Pope Pius VIII

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Pope Pius VIII (20 November 1761 – 30 November 1830), born Francesco Saverio Castiglioni was Pope in 1829 and 1830.



He was born in Cingoli, Marche, the son of Count Ottavio Castiglioni and his wife Sanzia Ghislieri. He studied Canon law and, in 1800 became bishop of Montalto. After he refused to swear allegiance to Napoleon I of France (1804–14, 1815) he was taken to France, but following the defeat of France, he was, in 1816, made a Cardinal-Priest of Santa Maria in Traspontina. He held various high offices thereafter, including that of Major Penitentiary. He soon became cardinal bishop of the suburbicarian see of Frascati.

"As a Cardinal, Castiglione had continued to live modestly, made no enemies, and although his own private life had always been irreproachable, he had shown no signs of censoriousness where others were concerned. He suffered from a very painful and distressing complaint, having perpetually suppurating sores on his neck and body, and was far too ill and feeble to do more than sign the documents presented to him by Cardinal Giuseppe Albani, who ruled the Papal States as autocratically as though he had himself worn the triple crown."[1]

As pope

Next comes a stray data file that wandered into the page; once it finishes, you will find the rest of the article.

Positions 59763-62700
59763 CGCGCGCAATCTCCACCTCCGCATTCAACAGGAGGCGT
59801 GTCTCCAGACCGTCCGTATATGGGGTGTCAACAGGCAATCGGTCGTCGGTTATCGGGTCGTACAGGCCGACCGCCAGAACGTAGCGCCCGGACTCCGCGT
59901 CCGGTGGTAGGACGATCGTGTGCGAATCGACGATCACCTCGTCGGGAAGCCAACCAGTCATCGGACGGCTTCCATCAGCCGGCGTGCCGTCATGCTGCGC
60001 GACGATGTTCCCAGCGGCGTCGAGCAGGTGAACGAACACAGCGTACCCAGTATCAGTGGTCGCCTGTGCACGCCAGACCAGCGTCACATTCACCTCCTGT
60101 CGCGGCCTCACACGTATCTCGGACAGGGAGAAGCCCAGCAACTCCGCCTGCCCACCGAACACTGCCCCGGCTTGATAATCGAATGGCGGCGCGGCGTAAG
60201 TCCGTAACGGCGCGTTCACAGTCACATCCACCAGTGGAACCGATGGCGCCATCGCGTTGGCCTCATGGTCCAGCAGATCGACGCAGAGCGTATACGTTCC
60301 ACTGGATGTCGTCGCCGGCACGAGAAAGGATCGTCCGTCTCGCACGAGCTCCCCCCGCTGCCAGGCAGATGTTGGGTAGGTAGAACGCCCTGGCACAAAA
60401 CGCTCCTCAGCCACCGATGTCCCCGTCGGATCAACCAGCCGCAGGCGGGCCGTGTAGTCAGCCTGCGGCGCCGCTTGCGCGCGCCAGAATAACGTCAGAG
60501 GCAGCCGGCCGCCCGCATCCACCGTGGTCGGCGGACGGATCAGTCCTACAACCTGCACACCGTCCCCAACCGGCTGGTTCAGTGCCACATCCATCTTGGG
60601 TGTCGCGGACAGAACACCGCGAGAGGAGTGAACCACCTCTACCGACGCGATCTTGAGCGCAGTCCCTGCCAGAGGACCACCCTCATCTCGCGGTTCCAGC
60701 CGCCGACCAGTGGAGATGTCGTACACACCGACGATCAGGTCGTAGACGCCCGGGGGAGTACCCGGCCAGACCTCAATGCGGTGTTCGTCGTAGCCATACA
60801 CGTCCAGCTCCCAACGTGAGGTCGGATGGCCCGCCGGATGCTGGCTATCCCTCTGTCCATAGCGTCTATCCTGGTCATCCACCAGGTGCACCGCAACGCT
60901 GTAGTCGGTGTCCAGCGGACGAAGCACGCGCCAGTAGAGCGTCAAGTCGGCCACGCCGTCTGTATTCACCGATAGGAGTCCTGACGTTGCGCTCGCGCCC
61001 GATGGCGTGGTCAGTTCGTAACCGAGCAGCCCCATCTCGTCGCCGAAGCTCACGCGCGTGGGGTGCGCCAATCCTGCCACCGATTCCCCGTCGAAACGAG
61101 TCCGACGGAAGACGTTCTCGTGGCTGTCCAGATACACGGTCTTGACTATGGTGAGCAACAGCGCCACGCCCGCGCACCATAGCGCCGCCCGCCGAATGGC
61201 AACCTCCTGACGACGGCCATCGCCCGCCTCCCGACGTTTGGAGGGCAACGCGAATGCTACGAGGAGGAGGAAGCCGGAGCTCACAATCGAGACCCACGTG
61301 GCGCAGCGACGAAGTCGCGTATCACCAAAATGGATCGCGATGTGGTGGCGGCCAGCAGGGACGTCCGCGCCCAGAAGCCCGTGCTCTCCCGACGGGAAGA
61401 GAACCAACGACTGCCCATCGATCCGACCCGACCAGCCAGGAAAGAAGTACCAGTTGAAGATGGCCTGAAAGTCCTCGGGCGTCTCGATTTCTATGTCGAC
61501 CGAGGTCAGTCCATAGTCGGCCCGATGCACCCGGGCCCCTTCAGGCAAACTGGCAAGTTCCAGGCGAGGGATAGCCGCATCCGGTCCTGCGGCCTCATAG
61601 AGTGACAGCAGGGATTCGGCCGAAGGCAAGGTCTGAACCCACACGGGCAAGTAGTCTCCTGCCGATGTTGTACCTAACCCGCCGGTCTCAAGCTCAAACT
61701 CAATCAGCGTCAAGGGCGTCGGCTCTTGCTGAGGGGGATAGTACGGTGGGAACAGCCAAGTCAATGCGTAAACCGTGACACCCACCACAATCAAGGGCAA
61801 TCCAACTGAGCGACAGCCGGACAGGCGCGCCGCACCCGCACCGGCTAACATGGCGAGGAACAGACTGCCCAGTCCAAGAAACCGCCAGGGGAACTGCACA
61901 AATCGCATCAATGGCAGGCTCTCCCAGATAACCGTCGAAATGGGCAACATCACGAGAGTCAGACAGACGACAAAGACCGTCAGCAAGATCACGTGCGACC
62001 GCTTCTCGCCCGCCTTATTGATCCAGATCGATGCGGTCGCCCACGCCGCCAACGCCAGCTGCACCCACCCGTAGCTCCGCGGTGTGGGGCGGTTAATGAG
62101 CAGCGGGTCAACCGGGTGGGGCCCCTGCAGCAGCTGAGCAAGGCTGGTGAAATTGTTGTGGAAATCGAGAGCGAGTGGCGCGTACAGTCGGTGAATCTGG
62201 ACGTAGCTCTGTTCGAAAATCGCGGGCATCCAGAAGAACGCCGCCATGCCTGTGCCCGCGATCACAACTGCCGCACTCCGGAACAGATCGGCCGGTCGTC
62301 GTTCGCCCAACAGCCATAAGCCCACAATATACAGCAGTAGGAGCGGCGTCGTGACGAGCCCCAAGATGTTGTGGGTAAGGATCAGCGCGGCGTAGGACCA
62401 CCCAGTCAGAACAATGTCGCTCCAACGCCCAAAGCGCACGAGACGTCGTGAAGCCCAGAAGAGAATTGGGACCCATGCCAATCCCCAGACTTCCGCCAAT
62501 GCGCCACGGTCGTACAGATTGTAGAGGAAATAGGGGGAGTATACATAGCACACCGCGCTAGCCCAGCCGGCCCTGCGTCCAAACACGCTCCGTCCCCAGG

After the death of Pope Leo XII (1823–29), Castiglioni was elected Pope in the papal conclave.

As Pope Pius VIII, he initiated some reforms in the States of the Church. On 24 May 1829 he issued an encyclical, Traditi humilitati. Perhaps indicating that the current debate on religious pluralism was also occurring in his own time he condemned the "foul contrivance of the sophists of this age" that would place Catholicism on par with any other religion.

Regarding Bible translations, he wrote in that encyclical:

On 25 March 1830, in the brief Litteris altero, he condemned masonic secret societies and modernist biblical translations.

During his brief pontificate, the Catholic Emancipation occurred in the United Kingdom, and the July Revolution (1830) in France – after which he recognised Louis Philippe (1830–48) as the de facto king of France after the toppling of Charles X.

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